America's Afghan whistleblower John Sopko

John Sopko, Special Inspector General for Afghan Reconstruction John Sopko thinks he is now getting his message across

As a young lawyer in the 1980s, John Sopko made a name for himself fighting the mafia in Cleveland, Ohio.

Now he is taking a similarly fearless approach to uncovering fraud and mismanagement in the US aid effort in Afghanistan.

Since taking office as the United States Special Inspector General for Afghanistan Reconstruction (Sigar) last year, 61-year-old Mr Sopko has been making headlines with his unusually outspoken criticism of how US taxpayers' money is being spent.

In July alone, his office fired off eight separate reports highlighting concerns in a range of areas, from shoddy school construction and fraud by local contractors, to the failings of a new justice training programme.

"You've got to kick the tyres," he says in a typically forthright quote in his latest report. "You've got to verify that the money you gave to buy fuel bought the fuel."

Anti-corruption hotline

In his offices on the outskirts of Washington, Mr Sopko has a big map of Afghanistan to help him keep track of where his inspectors are working.

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Poor contracting led to the deaths of a number of individuals”

End Quote John Sopko Special Inspector General Afghanistan Reconstruction

His staff of 180 people includes 50 on the ground in Afghanistan. So far they have carried out checks in 23 of the country's 34 provinces.

His official website hosts a hotline for reporting fraud online. Afghans can also call a local number to register complaints in the main languages of Afghanistan.

And they do: the system has led to a number of investigations, arrests and prosecutions.

In September, a US state department employee pleaded guilty to receiving an illegal gratuity of $30,000 (£18,000) from a public official in Afghanistan. He was charged after Sigar received a tip-off on its hotline.

Mr Sopko is blunt about the scale of the waste his team has uncovered.

A recent case on his books involves a $34m military command centre, which he says the US army went ahead and built in Helmand even though they knew it would not be needed after the 2014 international troop withdrawal.

"Once you start a plan… it's very difficult to stop," he tells the BBC. "What we're going to do is to find out why they continued, even though the commanding general there specially told them a year before… don't build it, I won't use it, I won't need it."

ISAF troops checking for road side bombs in Afghanistan Money that should have been spent stopping roadside bombs went astray

Another even more troubling case under investigation by Mr Sopko's team is the apparent theft of $1m from contracts to install protection systems against roadside bombs, the explosive devices favoured by the Taliban.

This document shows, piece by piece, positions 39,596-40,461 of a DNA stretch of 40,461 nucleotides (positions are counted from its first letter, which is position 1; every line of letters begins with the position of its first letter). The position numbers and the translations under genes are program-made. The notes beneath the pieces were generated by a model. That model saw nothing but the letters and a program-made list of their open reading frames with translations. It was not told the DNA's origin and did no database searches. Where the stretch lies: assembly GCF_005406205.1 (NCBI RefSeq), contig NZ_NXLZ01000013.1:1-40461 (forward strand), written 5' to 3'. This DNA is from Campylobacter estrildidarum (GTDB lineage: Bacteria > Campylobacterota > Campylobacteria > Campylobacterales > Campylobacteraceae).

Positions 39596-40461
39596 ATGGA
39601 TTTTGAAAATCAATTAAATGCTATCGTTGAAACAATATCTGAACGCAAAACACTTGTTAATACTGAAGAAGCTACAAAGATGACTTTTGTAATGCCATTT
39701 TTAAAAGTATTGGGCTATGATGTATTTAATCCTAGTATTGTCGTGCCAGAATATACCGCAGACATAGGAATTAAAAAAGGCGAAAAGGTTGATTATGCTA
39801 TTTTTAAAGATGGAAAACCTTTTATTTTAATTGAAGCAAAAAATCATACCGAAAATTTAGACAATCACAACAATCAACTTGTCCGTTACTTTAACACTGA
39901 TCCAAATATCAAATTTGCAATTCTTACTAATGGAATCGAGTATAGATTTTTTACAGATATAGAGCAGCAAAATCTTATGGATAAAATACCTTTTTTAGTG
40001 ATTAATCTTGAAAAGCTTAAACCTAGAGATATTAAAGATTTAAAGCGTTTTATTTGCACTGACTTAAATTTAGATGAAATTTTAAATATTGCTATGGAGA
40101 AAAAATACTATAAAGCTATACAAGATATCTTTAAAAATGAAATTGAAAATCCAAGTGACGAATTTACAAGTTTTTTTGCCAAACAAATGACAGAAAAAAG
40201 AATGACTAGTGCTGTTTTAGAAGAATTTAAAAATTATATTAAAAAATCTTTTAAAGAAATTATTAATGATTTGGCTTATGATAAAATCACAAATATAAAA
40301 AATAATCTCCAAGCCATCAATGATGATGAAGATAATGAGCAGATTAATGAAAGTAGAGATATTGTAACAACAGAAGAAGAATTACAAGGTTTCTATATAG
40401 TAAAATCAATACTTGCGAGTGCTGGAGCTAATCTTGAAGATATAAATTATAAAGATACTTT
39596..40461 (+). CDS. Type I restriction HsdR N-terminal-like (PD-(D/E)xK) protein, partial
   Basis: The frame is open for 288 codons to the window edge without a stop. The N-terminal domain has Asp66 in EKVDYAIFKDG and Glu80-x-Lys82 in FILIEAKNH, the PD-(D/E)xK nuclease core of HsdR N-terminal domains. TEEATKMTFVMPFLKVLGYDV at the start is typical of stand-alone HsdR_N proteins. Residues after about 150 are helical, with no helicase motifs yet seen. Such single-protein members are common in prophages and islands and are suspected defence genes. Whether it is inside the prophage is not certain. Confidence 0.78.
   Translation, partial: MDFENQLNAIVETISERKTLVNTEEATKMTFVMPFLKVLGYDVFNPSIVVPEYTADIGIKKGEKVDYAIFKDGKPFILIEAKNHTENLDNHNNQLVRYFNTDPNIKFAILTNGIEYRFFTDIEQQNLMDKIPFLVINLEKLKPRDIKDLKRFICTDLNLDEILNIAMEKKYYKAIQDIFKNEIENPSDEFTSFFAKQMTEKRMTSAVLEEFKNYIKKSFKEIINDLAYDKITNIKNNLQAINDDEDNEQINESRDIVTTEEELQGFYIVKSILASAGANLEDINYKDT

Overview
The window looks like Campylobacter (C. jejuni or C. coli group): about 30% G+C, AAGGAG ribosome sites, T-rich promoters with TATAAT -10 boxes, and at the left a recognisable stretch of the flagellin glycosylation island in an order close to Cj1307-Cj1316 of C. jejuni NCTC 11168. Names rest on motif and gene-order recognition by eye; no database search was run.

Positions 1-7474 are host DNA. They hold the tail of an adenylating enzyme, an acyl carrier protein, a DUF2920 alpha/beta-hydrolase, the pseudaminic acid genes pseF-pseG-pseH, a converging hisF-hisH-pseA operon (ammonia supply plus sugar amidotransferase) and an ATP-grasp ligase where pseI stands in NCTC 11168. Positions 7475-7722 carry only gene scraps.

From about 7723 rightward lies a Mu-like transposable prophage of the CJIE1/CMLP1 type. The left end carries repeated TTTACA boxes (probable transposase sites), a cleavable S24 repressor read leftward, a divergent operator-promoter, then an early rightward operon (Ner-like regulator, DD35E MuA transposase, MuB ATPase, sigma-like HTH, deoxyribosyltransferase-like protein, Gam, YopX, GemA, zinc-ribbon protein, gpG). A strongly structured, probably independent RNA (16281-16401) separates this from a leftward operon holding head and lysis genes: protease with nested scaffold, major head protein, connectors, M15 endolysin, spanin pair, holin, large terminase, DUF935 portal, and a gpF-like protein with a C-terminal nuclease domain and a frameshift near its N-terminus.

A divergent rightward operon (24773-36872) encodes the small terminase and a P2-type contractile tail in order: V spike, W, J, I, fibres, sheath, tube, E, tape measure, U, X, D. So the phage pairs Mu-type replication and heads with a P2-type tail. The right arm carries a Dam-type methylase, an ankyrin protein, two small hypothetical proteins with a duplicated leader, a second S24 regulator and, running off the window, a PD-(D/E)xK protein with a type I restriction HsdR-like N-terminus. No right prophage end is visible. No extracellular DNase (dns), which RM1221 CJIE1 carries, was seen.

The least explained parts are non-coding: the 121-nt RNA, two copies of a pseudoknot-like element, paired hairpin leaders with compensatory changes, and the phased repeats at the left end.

Afghan sub-contractors billed the US for blocking at least 250 drainage holes under highways where roadside bombs tend to be placed,

But the job was either improperly done or not completed at all.

"It's not just money being stolen from contract," Mr Sopko says. "Fraud kills. In this case, poor contracting led to the deaths of a number of individuals."

The US Defence Department told the BBC that it takes Mr Sopko's investigations very seriously, saying "the matter regarding the facility in Helmand Province remains under investigation".

The statement also pointed out that it was US military personnel themselves who first noticed problems with contractors installing roadside bomb defence systems and alerted the inspectors.

Few success stories

Mr Sopko's work has lead him to some sobering conclusions about the impact of reconstruction work in Afghanistan so far.

"We are so concerned about the lack of successes that I actually sent a letter to the secretary of state, to the secretary of defence and the head of [US international aid agency] USAid a number of months ago and said, give me your 10 most successful programmes. So we can learn from them," he told the BBC.

"They haven't been able to answer that question. So we're still looking for some successes."

It's clear that Mr Sopko's relentless barrage of criticism is not always what the US military top brass want to hear.

As he himself admits in his latest quarterly audit, 43 of the recommendations he made to the military for new measures to prevent insurgent groups getting access to US government grants were rejected outright.

"I am deeply troubled that the US military can pursue, attack and even kill terrorists and their supporters," he writes in the report, "but that some in the US government believe we cannot prevent these same people from receiving a government contract."

Lorries transporting goods on an Afghan highway Road haulage is big business in Afghanistan

But the thick skin and determination that helped Mr Sopko pursue the feared crime boss James Licavoli back in Cleveland seem to be standing him in good stead.

By no means all of his recommendations go unheeded.

In August his office said they had managed to freeze the bank accounts of an Afghan trucking contractor accused of defrauding the US out of more than $77m.

Investigations into the case are continuing.

"I think we're getting the message across and some of the policy-makers are taking our advice very seriously," he says.

"We are slowly turning that ship of reconstruction around so that it will be done better, faster and more safely not only for our taxpayers but for our troops and civilians working in Afghanistan."

Sina Alinejad contributed to this report.

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